{Boss Man: My phone calls have gone up too, alright - I'll get back to you in a few days.}

Thanks Boss Man.

__ end scene.

Okay.  So it might not go that smoothly necessarily - but hopefully you get the flow.  It's important to be clear, share your facts and get the point.  Don't hold back with sharing what you've done well, and who else you might have helped helped over the last year - it's your job to make sure your manager knows how amazing you are.


Ask Jordan Anything

Jordan mentioned to me a week or so ago that he's been thinking about writing a blog post or two for me on his perspective of being married to a Personal Finance junkie.  In anticipation, I thought I would reach out to you to see if there's anything you guys would like to hear about in particular.

Feel free to leave a comment with your questions for Jordan.


May, 2013 Monthly Budget

A few days late, but here is the budget for May:

I haven't posted budgets for a while - because mine are usually always the same.  I thought though, for the sake of any new readers that have come my way over the last few months since I started writing more actively again, I would do a bit of a catch up.

This May, Jordan is paid three times - so you can see his income is a lot higher than normal.

Below our income you can see our fixed expenses.   Utilities are paid every other month and include water, sewer, waste and garbage pick up.  Enmax (further down) includes our electricity and gas (heat) and that's every month. Now that we're in the summer I expect Enmax to go down (less heat) and my city utilities to go up (more water).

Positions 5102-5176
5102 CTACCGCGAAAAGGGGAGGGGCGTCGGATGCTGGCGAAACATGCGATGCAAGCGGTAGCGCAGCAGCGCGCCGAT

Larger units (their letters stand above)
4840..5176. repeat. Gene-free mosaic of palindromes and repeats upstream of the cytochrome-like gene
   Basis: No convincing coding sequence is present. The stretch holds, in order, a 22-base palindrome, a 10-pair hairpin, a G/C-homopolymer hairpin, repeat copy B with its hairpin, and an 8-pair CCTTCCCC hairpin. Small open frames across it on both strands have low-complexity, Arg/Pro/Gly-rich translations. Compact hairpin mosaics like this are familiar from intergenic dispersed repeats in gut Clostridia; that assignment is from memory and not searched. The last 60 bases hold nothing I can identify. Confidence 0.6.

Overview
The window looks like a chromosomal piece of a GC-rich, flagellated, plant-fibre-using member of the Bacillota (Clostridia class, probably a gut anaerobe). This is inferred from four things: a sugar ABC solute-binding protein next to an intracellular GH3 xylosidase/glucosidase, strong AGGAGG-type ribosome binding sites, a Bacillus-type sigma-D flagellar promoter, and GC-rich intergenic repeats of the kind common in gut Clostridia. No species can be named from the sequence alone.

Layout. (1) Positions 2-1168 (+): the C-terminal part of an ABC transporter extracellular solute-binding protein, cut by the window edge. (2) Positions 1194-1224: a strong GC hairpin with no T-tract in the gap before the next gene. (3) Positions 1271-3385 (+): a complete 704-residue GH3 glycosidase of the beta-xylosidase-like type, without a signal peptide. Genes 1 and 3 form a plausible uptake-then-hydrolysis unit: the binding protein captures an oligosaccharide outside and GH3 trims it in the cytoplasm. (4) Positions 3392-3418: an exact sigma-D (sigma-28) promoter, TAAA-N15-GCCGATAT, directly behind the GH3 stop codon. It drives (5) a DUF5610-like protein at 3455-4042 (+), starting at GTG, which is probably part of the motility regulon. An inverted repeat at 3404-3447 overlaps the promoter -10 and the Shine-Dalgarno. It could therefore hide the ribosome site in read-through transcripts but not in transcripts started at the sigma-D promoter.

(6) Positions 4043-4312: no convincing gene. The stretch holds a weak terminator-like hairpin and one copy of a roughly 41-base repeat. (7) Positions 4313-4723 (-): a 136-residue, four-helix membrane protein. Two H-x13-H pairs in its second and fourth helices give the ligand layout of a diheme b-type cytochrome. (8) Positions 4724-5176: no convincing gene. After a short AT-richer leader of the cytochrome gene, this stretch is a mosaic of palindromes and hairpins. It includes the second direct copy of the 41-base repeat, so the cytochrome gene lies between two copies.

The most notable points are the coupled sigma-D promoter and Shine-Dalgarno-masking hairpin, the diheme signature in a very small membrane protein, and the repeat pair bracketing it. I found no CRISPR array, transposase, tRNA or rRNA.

Property taxes are every month, and we pay them ourselves rather then incorporating them into the mortgage.

Next up are our cell phones - we're waiting for our contracts to expire in about six months and then we're going to look at a combined family plan, to get just one bill/one contract and hopefully pay a lot less.

Shaw includes internet, tv, and home phone.  We did a big post about that a few months back and are paying a lot less then we used to be.

I'm excited that in October, when our auto-insurance renews because my last speed ticket falls off of my record so our rates should go down again.  That'll be great!

Next up is our Car (Escape) and Mortgage payments - these are every week and because May has 5 Fridays, we'll have five payments instead of four. Our Monthly Spending (this is gas, groceries, clothes, entertainment and everything that is not a fixed expense) is managed the same way with a deposit every Friday.

Finally we have our RRSP contributions and the last top up to our Emergency Fund (which should actually show as a negative number, not positive) - which brings all of our savings goals for 2013 to 100%.

The last (perhaps most interesting?) is how much cash is left over.  This is all going towards our big backyard project!  Every  month going forward - every bit of cash left over is being directed to this project.

Feel free to ask any questions you might have!


This Weekend...

Is going to be very full!